Djokovic ready to face ‘biggest rival’ Nadal for 58th time

PARIS: Novak Djokovic said against Rafael Nadal (Photo) for the 58th time on Friday, with a place in the Roland-Garros final at stake, it will be “a great battle” against his “greatest rival of all time”.

Djokovic ensured the long-awaited clash when he reached his 40th Grand Slam semi-final with a 6-3, 6-2, 6-7 (5/7), 7-5 victory over Italy’s Matteo Berrettini.

This will be his 11th appearance in the quarterfinals in Paris where he was champion in 2016.

The 13-time winner Nadal beat Argentina’s Diego Schwartzman 6-3, 4-6, 6-4, 6-0 to advance to the semi-finals for the 14th time.

He will play his 35th Slam semi-final.

“I will probably choose Rafa as the biggest rival I have ever had in my career,” said the world number one. 1 Djokovic.

“The anticipation of the game against him, any game, any surface, any occasion, is always different from any other.

“Let’s have a big battle.

Although Djokovic has the advantage at 29-28 in their overall rivalry dating back 15 years, Nadal is 7-1 in his meetings at Roland Garros and a 19-7 record on clay.

Djokovic’s last victory over the Spanish clay star was in Rome five years ago.

Nadal’s record in Paris now stands at 105 wins against just two defeats.

One of those losses, however, was at the hands of Djokovic in 2015.

With Djokovic’s quarter-final stretching beyond the 11pm national curfew, play was halted for around 20 minutes at 3-2 in the fourth set so that 5,000 fans could be evacuated from the Philippe Chatrier court. .

Djokovic ultimately won the match on a third match point in Game 12, but only after being kicked off a billboard frustrated at missing the first two.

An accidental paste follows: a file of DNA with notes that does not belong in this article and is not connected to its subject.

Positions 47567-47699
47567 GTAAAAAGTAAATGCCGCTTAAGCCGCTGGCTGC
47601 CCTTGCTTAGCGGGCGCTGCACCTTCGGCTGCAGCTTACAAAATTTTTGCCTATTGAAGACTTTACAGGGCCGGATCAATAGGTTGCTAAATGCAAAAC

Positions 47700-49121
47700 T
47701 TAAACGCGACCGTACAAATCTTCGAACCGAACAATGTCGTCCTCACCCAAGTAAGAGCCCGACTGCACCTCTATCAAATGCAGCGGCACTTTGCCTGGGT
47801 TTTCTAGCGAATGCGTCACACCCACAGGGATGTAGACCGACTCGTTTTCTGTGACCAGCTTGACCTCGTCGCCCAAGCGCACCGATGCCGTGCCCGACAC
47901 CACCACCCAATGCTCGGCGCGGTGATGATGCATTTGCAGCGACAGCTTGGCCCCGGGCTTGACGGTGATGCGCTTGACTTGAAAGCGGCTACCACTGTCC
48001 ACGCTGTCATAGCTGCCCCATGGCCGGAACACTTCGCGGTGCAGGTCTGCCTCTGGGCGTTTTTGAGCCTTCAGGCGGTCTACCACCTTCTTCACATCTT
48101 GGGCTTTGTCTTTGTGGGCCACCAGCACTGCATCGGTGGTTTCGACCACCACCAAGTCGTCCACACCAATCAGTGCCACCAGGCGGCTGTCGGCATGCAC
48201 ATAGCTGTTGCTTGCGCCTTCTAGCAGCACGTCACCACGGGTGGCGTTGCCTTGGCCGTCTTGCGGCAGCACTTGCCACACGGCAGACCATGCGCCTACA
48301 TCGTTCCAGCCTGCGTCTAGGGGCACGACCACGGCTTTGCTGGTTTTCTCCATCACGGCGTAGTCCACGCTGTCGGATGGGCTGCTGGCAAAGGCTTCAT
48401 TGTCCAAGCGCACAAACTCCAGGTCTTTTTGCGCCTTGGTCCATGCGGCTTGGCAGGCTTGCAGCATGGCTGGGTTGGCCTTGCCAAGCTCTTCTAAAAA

His scream in the damp night air was a testament to his relief as his attempt to win a 19th Grand Slam and be the first man in over 50 years to claim that all four majors had stayed on the right track twice. way.

“It was a release of all the emotions I had kept in me,” said Djokovic who hit 44 winners and saved all three break points he faced against the Italian.

“After all the fans left and the short break, it was not easy to find the rhythm. It was a really tough game for me. “

He added: “It was a great battle against a player who serves well and who is powerful. Maybe I could have finished in the tie-break, but I’m glad I won. “

Nadal also has a prominent landmark in Paris.

If he reaches Sunday’s final and wins, he would get a record-breaking 21st Major, edging Roger Federer in the all-time race.

Wednesday’s nighttime session was the 10th and last in this year’s tournament, but it was the first to allow fans after the 9 p.m. Covid-19 curfew was pushed back to 11 p.m.

The previous nine sessions were played in a short empty Philippe Chatrier, not a good pace for the streaming giant Amazon which had obtained the broadcasting rights.

“To be honest, I thought the atmosphere was like Davis Cup,” said Djokovic.

“It was a lot of fans involved, every point cheering, shouting. Just an electric atmosphere there.

“I’m glad I had this experience of playing in front of the crowd in the night session.” – AFP

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